The heels withstand a substantial amount of the pressure when we stand and walk, and pain in the heel region can occur for many reasons. Some of the most common include arthritis, heel bursitis, heel spurs and plantar fasciitis, a condition that occurs when the strong band of fibrous tissue that helps support the arch becomes inflamed and irritated.
Plantar fasciitis becomes much more common with age as wear and tear from years of standing and walking take their toll on the connective tissues that support the foot. People who are overweight or obese and women who are pregnant are also more likely to experience plantar fasciitis, and so are athletes whose feet and heels are subjected to repeated forceful pressure. Less commonly, the plantar fascia may become injured. Pain associated with plantar fasciitis is more pronounced when waking up or after a long period of sitting, decreasing as the foot is used and then returning again after another period of inactivity.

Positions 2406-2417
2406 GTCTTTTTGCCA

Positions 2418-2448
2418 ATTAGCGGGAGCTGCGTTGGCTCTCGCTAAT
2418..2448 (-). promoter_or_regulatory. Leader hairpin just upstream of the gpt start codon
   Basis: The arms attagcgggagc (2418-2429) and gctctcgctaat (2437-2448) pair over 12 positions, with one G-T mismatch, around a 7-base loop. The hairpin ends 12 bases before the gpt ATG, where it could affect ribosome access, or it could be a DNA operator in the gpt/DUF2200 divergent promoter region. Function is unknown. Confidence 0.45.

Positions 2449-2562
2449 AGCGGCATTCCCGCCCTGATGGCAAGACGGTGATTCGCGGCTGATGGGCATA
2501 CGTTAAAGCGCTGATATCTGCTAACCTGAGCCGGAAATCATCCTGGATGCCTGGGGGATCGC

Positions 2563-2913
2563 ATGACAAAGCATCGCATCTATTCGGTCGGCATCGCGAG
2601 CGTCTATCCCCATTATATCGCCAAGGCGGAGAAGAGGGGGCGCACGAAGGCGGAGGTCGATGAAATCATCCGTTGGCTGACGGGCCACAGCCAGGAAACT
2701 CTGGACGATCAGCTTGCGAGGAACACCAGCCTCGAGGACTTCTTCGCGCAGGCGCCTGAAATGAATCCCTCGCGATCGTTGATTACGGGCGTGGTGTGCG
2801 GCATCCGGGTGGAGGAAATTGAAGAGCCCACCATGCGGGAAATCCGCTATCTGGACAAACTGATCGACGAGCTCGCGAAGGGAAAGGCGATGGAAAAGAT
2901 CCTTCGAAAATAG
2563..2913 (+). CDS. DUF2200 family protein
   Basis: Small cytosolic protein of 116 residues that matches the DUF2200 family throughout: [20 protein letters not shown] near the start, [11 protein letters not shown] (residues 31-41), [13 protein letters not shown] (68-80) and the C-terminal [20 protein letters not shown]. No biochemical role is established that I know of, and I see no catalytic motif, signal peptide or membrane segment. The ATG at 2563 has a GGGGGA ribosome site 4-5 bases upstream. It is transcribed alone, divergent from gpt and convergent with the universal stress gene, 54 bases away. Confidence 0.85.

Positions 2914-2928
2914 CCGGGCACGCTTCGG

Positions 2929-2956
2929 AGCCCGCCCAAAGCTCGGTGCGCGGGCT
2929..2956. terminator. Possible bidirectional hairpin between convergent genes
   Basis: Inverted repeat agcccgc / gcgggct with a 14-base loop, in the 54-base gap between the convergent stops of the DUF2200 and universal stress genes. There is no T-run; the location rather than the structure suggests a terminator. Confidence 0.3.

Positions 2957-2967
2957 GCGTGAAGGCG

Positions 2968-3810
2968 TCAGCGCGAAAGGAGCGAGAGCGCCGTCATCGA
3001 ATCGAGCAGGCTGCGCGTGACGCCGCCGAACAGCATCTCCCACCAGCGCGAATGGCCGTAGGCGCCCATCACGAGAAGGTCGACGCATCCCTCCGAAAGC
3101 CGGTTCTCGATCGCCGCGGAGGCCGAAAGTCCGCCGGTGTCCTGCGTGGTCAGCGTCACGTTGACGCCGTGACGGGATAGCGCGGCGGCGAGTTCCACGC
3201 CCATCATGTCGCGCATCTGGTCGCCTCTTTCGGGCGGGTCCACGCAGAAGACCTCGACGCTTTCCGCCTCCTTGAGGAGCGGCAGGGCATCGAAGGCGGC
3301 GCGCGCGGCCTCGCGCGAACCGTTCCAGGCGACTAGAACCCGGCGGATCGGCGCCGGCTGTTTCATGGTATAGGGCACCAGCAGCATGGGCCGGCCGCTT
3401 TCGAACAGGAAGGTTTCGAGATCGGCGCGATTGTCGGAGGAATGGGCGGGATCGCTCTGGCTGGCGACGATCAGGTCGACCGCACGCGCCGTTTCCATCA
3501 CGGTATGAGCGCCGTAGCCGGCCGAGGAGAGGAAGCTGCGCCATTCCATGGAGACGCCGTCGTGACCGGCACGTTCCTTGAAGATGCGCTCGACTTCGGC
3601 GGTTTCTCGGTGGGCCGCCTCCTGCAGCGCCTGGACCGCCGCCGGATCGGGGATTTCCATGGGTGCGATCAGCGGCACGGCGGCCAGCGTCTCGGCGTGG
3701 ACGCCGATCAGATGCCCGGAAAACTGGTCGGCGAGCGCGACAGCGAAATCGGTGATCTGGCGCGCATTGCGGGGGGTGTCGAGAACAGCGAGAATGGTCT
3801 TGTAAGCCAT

First, the foot and ankle will be carefully evaluated to determine the cause of pain. In some cases, diagnostic imaging may also be ordered to look for underlying issues that could be causing symptoms. Often, pain can be managed with custom orthotics, special supports worn inside the shoes to reduce pressure and distribute weight more evenly. Special splints or braces may be used to gently stretch the plantar fascia so inflammation is reduced and the tissue becomes more flexible. Oral medications and injections of corticosteroids may also be used to reduce pain and inflammation. Lifestyle changes like losing excess weight or improving posture or gait mechanics may also help. When these conservative approaches fail to provide relief, surgery may be necessary to remove bone spurs, reposition the plantar fascia or address other issues.